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Analysis:             Poet's Biography

Walt Whitman (1819–1892) stands as one of the most important and revolutionary figures in American poetry. His work has not only had a lasting impact on the poetic form but also on the way Americans understand themselves, their history, and their collective identity.

Literary Background and Early Influences:

Born in West Hills, New York, Whitman grew up in a large family and had little formal education. He was deeply influenced by the transcendentalist movement, particularly the works of Ralph Waldo Emerson. Emerson’s essay "The Poet" seems to have provided Whitman with a kind of blueprint for what he aimed to achieve. Whitman began his career as a journalist and was deeply engaged with social issues, including slavery and the impending Civil War, which would later become key themes in his poetry.

Poetic Schools and Movements:

Whitman is most closely associated with the transcendentalist movement, although his style and themes eventually diverged from it in significant ways. He is also considered a precursor to modernist poetry, breaking with traditional European forms and metrics. Whitman employed free verse in a way that was revolutionary at the time, relying on the rhythms of natural speech rather than established poetic forms.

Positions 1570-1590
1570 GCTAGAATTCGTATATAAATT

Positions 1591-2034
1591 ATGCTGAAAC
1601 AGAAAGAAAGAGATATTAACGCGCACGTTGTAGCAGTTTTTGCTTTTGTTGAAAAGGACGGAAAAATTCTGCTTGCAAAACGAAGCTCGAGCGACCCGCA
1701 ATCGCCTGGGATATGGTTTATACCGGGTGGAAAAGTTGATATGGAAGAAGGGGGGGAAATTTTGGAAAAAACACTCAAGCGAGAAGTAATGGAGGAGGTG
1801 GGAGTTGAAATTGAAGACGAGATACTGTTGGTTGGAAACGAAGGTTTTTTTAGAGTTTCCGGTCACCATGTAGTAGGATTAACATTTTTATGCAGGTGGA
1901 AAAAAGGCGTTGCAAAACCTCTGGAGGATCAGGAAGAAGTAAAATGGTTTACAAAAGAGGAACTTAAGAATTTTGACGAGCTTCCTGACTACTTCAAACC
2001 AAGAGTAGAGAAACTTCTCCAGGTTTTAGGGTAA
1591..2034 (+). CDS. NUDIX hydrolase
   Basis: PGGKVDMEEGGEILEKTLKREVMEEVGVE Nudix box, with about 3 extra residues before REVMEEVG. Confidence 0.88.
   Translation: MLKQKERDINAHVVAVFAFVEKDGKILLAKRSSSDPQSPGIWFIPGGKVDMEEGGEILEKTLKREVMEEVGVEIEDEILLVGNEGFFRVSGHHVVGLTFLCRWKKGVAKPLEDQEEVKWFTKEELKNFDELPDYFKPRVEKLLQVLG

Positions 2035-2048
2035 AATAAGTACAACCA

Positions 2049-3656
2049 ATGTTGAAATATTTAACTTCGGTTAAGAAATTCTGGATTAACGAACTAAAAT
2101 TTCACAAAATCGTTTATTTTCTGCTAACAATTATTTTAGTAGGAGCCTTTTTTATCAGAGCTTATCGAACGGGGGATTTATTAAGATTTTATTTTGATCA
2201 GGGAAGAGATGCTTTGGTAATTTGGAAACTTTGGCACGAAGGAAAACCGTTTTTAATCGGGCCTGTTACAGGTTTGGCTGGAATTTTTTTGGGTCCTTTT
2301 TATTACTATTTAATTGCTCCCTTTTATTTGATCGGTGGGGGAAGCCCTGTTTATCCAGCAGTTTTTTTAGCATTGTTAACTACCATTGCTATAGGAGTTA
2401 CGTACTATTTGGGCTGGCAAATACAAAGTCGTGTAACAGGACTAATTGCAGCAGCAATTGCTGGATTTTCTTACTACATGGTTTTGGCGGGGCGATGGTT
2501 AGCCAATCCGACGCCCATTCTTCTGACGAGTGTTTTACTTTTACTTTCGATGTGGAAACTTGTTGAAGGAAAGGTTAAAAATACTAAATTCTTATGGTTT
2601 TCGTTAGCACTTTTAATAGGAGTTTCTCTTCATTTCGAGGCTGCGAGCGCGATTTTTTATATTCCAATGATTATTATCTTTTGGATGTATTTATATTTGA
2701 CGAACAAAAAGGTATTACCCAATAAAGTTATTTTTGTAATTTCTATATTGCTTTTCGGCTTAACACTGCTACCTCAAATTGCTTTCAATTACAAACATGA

Phases and Themes in Poetic Oeuvre:

*Early Phase: Whitman’s early work was conventional in form, but his groundbreaking collection "Leaves of Grass" (1855) heralded a new era in American poetry. The book was self-published, and Whitman continued to revise it throughout his life. This collection introduced the world to "Song of Myself," a sprawling, ambitious poem that attempted to contain the multitudes of American life.

*Civil War Phase: Whitman’s experiences as a volunteer nurse during the Civil War deeply impacted him and influenced his subsequent work. "Drum-Taps" (1865) and its later annex "Sequel to Drum-Taps" provide some of his most harrowing and humane works, focusing on the suffering and dignity of the common soldier.

*Later Phase: In his later years, Whitman wrote several more personal poems, including those collected in "Good-bye My Fancy" (1891). These works were more introspective and dealt with themes of mortality and legacy.


Whitman’s influence on American poetry is incalculable. Almost every American poet who came after him had to grapple in some way with his legacy. Whitman’s free verse and focus on everyday life and common people influenced poets from Emily Dickinson to Langston Hughes to Allen Ginsberg. Internationally, his work had an impact on a wide range of poets including Gabriel Garcia Lorca and Pablo Neruda.


During his lifetime, Whitman faced censorship and was often criticized for the sexual themes and unconventional style in "Leaves of Grass." However, he was also praised for his originality and boldness. While formal recognition like prizes eluded him during his life, his impact has been acknowledged through numerous posthumous honors, including having his work studied and revered worldwide.


Walt Whitman’s work is an ambitious attempt to capture the vast complexities of American life during a time of intense social and political upheaval. His use of free verse broke sharply from tradition, liberating American poetry from its European roots. Whitman's expansive, inclusive vision of humanity has made him a cornerstone of American literature, one whose influence continues to be felt more than a century after his death.

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